Sports media keeps letting boorish behavior and bad actions rule the day


Finally, some good news: Following his second bust for co-starring with a gun in America’s Dumbest Home Videos, Ja Morant said, “I take full accountability for my actions.”

Whew! That lets a lot of folks off the hook, including reader Mike Caputo who writes that he was prepared to at least share some of the accountability with Morant.

Even better, given the vile, vulgar, violent, N-worded NBA YoungBoy rap Morant was enjoying at the time, NFL commissioner Roger Goodell, who avoids taking any accountability, has a lead for the next Super Bowl halftime show.

Artificial Intelligence is about to devour us? Heck, sports fans have been surrounded by it for years!

What once would have been impossible due to a shame factor, especially shame administered by a sports media that represented the public trust, is kaput.

Now, we just grin, nod our heads and move along, lemmings led to the ledge.

In recent days, MLB customers were forced to endure a four-hour rain delay in Washington, while the NFL determined that for the first time, a playoff game will appear exclusively on pay TV, on NBC’s Peacock streaming service.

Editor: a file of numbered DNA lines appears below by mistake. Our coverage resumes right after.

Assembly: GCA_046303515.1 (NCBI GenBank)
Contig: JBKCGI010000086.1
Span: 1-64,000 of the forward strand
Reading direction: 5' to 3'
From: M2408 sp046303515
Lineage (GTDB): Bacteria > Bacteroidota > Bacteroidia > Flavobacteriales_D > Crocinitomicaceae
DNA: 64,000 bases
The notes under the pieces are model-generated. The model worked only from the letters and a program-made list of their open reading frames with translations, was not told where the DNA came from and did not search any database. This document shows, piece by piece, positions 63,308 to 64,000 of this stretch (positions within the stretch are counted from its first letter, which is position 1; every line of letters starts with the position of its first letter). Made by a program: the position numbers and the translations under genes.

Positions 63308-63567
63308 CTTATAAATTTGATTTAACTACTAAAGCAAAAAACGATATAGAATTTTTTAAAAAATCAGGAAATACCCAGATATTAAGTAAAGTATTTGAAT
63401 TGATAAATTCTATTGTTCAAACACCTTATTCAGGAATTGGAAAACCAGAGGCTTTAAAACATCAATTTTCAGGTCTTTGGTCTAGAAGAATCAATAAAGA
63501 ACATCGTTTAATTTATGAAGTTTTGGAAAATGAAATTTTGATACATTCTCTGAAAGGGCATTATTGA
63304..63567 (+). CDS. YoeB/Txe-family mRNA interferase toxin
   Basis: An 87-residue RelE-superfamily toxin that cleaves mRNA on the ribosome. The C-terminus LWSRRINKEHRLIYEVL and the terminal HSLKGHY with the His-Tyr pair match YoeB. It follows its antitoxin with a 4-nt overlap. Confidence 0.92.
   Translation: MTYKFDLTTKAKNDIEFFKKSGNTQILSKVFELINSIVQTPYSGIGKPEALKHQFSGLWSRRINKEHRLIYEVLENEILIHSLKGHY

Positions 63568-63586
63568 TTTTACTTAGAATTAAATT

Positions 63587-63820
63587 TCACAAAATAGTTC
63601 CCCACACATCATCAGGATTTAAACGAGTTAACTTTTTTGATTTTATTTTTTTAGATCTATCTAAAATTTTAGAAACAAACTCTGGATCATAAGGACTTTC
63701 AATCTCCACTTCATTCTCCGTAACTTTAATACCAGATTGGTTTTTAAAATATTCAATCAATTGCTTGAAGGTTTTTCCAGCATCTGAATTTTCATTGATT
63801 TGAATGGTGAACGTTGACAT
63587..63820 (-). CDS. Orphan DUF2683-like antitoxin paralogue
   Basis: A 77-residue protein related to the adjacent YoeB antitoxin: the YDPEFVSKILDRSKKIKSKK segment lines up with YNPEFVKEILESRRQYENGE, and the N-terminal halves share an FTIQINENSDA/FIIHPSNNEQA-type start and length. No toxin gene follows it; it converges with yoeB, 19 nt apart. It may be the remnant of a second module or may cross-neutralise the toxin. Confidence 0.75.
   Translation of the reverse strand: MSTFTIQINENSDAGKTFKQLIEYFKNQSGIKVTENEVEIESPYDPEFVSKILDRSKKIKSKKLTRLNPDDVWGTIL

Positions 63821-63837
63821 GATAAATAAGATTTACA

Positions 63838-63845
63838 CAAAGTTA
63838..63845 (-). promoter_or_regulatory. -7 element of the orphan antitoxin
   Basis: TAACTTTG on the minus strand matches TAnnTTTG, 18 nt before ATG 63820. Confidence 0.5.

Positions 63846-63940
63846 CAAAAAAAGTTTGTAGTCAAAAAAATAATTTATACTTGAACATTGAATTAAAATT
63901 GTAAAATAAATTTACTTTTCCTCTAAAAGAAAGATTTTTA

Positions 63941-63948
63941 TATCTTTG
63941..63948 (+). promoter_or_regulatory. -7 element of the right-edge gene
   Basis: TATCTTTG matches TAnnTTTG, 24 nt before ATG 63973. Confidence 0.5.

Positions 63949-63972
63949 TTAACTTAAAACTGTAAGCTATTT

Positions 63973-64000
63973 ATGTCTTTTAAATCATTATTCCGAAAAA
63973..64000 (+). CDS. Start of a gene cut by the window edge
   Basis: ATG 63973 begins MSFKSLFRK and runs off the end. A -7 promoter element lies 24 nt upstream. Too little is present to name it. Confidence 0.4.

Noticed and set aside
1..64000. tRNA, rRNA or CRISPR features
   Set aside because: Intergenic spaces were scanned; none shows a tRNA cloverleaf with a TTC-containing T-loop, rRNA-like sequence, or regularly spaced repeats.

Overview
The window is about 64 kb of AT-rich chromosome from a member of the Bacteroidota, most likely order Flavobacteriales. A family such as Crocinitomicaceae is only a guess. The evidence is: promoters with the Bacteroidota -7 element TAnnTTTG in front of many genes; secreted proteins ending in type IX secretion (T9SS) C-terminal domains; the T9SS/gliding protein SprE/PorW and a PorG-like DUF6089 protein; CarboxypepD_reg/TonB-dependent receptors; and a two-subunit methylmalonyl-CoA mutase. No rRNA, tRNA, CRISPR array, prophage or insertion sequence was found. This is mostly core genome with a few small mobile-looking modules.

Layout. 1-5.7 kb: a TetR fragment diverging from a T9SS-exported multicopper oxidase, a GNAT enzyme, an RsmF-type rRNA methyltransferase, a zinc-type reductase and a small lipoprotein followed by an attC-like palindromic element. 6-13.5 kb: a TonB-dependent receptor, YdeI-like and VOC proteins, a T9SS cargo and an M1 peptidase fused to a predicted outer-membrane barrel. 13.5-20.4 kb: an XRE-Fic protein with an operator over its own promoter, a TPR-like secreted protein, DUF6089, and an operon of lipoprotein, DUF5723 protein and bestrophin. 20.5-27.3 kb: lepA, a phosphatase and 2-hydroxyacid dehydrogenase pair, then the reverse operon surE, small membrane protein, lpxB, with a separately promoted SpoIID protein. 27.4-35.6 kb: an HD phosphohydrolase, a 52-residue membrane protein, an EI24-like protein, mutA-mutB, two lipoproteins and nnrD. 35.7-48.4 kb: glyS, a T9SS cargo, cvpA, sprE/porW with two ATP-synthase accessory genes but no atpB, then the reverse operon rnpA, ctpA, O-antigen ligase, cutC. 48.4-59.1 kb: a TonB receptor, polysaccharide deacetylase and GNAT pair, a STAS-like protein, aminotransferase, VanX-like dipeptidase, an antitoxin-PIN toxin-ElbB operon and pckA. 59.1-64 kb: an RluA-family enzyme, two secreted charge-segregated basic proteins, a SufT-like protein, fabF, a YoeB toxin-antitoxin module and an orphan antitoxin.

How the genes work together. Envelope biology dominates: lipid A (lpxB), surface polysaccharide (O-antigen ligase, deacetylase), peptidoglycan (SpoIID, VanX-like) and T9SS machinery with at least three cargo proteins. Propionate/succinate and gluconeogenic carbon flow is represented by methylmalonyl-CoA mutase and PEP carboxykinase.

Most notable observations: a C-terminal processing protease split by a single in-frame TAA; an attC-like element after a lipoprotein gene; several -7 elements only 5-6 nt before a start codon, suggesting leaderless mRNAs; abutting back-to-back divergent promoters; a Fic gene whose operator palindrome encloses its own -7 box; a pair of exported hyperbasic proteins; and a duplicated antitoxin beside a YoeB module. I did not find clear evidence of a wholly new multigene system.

Short-term money in exchange for long-term risk and likely regret. And to that we, the media, respond with a collective duh.

Ja Morant was filmed on an Instagram Live video on Saturday holding a gun in a car.
Ja Morant was filmed on an Instagram Live video on Saturday holding a gun in a car.

And if you don’t have a sucker bet or two or five, you can get lost right now, as opposed to later, after your credit cards hit 20 percent interest. Our counting-house commissioners — guardians of our sports — couldn’t care less as long as their bosses, team owners, get their cut.

And the sprint backwards continues.

Now, Anthony Rizzo, once so easy to root for, has become a home plate-poser. In 14 MLB seasons he hasn’t seen enough examples of counterproductive self-smitten behavior to know better? He doesn’t see that there is zero upside, hasn’t learned from Giancarlo Stanton what Stanton has refused to learn?

Pete Alonso, after his game-winning HR on Wednesday, had no problem shouting “Let’s F--king Go Mets!” during an SNY interview, likely pandering to the lowbrow, Phil Mushnick writes.
Pete Alonso, after his game-winning HR on Wednesday, had no problem shouting “Let’s F–king Go Mets!” during an SNY interview, likely pandering to the lowbrow, Phil Mushnick writes.
Charles Wenzelberg / New York Post

On Wednesday, Francisco Lindor hit a bloop single, then stood on first base doing his check-me-out thing: broad smile, flamboyant arm gestures toward the Mets’ dugout. A bloop single, for crying out loud!